Before Air Conditioning, People Kept Cool With Vernacular Architecture

CC BY 2.0. Sarah Murray on Flickr/ Beehive Houses of Harran, Turkey

Local building is like local food: Adapted to the climate, the local environment, a product of the local culture developed over time. Thanks to the refrigeration revolution, now you get McDonalds in Osaka and sushi in Winnipeg.

Meanwhile, thanks to the air conditioning revolution, local building has gone the same way, with our houses becoming homogenized. In many cases, the vernacular architecture is disappearing completely, even though, as Bernard Rudofsky wrote in Architecture without Architects, "vernacular architecture does not go through fashion cycles. It is nearly immutable, indeed, unimprovable, since it serves its purpose to perfection."

On ArchDaily, Ariana Zilliacus does a wonderful post, looking at 11 Vernacular Building Techniques That Are Disappearing. She writes:

These local methods are far more sustainable and contextually aware than much contemporary architecture seen today, despite ongoing talks and debates about the importance of sustainability. As a result of these trends, a tremendous amount of architectural and cultural knowledge is being lost.

seaweed house

Seier + seir on Flickr/CC BY 2.0

Some of these vernacular designs have been discussed on TreeHugger, such as seaweed roofs in Læsø, Denmark. (No, they were not killed by air conditioning.)

Ab Anbar

Wikimedia user Zereshk/CC BY 2.0

We have also looked at the amazing Iranian system of cooling and storing water; this even popped up in our recent posts on radiant cooling.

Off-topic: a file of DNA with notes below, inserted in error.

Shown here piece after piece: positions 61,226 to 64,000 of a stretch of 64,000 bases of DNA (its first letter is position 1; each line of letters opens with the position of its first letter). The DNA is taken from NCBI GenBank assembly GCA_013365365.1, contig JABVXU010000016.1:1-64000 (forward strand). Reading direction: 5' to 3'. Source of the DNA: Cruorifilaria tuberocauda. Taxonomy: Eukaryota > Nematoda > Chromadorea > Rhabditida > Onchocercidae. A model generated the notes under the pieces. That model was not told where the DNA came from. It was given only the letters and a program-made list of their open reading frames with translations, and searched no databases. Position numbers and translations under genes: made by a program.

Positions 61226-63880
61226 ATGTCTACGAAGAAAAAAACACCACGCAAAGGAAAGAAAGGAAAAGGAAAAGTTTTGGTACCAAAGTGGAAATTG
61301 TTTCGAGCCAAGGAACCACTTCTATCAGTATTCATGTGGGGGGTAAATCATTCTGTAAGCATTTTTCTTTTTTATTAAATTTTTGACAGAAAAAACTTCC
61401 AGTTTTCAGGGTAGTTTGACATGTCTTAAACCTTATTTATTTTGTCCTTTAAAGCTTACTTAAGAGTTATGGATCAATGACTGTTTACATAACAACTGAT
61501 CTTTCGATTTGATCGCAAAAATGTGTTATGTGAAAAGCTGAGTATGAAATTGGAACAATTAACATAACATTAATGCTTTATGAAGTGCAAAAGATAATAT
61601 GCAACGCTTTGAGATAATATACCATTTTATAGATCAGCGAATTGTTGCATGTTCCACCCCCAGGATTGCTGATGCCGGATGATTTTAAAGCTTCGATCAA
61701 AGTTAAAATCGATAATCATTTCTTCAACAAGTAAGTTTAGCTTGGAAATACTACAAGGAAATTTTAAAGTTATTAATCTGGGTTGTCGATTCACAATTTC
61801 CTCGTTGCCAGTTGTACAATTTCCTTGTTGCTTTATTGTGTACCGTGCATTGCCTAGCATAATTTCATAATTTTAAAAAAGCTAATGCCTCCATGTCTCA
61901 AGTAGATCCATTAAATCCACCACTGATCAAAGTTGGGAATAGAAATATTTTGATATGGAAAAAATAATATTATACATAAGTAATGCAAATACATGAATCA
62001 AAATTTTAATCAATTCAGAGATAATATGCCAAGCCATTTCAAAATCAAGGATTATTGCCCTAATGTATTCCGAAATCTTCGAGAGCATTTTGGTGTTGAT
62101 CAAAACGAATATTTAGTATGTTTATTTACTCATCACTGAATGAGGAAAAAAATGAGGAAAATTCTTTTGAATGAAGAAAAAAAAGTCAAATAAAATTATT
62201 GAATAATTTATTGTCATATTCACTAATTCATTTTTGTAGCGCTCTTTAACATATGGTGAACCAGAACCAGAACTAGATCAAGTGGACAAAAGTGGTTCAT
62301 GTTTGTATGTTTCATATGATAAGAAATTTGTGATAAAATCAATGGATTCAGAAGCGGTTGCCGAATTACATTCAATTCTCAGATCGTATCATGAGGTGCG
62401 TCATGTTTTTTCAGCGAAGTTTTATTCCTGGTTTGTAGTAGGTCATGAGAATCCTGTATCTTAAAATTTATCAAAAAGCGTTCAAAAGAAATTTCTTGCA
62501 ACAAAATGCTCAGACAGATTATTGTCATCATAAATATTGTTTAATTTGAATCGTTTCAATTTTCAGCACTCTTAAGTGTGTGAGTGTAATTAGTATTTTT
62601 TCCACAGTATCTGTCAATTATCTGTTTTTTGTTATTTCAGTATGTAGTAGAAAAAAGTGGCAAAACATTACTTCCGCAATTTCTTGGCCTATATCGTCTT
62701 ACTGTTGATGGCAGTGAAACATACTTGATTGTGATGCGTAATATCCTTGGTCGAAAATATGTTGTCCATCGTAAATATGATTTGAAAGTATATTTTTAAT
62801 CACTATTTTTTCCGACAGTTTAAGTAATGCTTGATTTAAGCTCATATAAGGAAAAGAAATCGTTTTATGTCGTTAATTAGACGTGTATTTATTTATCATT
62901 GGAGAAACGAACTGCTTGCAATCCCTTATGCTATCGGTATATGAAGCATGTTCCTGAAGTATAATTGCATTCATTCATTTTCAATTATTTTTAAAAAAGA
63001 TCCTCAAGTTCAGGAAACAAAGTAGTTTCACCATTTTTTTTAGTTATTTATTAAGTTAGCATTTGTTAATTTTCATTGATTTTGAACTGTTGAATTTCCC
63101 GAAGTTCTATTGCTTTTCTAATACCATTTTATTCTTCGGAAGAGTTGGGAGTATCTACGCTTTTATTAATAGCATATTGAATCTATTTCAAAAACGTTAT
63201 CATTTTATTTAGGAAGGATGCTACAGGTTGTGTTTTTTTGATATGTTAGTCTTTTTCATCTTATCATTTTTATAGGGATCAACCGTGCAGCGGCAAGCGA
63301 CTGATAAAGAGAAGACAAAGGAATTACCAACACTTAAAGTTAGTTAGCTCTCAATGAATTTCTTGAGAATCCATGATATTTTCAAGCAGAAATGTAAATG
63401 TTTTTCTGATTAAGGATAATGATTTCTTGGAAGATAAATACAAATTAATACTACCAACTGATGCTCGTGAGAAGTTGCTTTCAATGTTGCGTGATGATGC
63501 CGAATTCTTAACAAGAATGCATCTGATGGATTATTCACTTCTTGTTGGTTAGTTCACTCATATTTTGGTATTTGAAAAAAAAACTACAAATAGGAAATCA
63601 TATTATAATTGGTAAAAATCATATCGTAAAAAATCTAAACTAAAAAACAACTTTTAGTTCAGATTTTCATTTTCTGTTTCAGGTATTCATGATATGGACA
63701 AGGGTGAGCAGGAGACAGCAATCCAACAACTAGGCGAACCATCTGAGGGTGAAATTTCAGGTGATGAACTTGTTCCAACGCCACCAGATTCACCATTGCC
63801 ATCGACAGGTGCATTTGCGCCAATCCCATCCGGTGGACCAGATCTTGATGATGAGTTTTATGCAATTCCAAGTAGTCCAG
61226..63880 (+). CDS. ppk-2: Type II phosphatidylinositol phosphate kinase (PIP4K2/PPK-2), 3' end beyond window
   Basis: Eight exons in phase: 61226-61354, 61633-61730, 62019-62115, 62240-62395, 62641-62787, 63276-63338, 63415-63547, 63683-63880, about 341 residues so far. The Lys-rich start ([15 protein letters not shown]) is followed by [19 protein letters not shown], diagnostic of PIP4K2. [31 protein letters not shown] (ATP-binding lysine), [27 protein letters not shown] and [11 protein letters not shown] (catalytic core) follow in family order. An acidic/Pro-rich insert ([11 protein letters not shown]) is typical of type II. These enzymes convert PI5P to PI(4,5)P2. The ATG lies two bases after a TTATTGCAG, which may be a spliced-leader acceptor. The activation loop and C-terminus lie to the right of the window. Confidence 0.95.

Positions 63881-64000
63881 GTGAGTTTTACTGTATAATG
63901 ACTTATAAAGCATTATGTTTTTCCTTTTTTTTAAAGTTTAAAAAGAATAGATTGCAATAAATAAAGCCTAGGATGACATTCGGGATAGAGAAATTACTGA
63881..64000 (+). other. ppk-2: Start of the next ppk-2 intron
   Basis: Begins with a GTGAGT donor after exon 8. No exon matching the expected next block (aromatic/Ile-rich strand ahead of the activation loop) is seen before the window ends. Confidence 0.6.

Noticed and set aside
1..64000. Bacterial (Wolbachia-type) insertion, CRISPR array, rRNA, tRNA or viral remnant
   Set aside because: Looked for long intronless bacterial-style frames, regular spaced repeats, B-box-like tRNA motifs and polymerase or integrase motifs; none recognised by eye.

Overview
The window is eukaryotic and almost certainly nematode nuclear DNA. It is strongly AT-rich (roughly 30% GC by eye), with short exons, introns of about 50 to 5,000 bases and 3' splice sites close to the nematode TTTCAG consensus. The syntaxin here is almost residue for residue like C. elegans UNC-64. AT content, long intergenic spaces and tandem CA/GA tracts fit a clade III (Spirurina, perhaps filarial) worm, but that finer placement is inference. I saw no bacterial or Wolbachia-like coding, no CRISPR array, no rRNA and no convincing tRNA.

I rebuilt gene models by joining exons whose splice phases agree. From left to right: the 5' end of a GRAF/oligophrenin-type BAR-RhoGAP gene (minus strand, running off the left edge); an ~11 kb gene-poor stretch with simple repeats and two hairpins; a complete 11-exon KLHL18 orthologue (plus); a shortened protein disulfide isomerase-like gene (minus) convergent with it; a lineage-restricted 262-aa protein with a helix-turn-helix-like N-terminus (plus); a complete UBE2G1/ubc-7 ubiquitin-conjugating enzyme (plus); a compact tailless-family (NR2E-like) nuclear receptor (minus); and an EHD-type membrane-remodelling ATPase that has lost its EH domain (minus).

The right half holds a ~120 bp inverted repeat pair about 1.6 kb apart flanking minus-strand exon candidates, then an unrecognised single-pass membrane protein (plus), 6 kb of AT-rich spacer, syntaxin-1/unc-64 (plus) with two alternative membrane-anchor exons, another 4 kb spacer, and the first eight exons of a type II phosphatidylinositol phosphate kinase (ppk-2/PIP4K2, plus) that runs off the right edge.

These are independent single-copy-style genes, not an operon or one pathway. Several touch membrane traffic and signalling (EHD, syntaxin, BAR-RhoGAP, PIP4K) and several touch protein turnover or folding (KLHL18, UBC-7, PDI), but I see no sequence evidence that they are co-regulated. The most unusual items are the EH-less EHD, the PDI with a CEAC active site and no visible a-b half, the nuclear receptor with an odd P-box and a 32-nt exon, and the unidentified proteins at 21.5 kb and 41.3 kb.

Malay House

Flickr user tukangkebun/CC BY 2.0

Malay houses built on stilts were so well adapted to the climate; Ariana writes:

To deal with the humidity and heat, traditional Malay Houses were designed to be porous, allowing for cross ventilation through the building to cool it down. Large overhanging roofs allow for open windows in rain and sun, both of which occur on nearly a daily basis. Building on stilts was another way to increase airflow and prevent damage to the house in the event of heavy downpours.

Most of these houses were built of teak, and in fact are far more valuable today for their wood than they are as houses. Their owners are offered as much as $ 50,000 for the house and replace it with a concrete block box with an air conditioner on the side.

Ariana also shows mud huts from Cameroon and reed houses from Iraq, all adapted to climate, local materials and resources. But air conditioning and urbanization changed everything. Now everything looks the same wherever you go, and everyone has a little box on the wall sucking away.

Collect all 11 at ArchDaily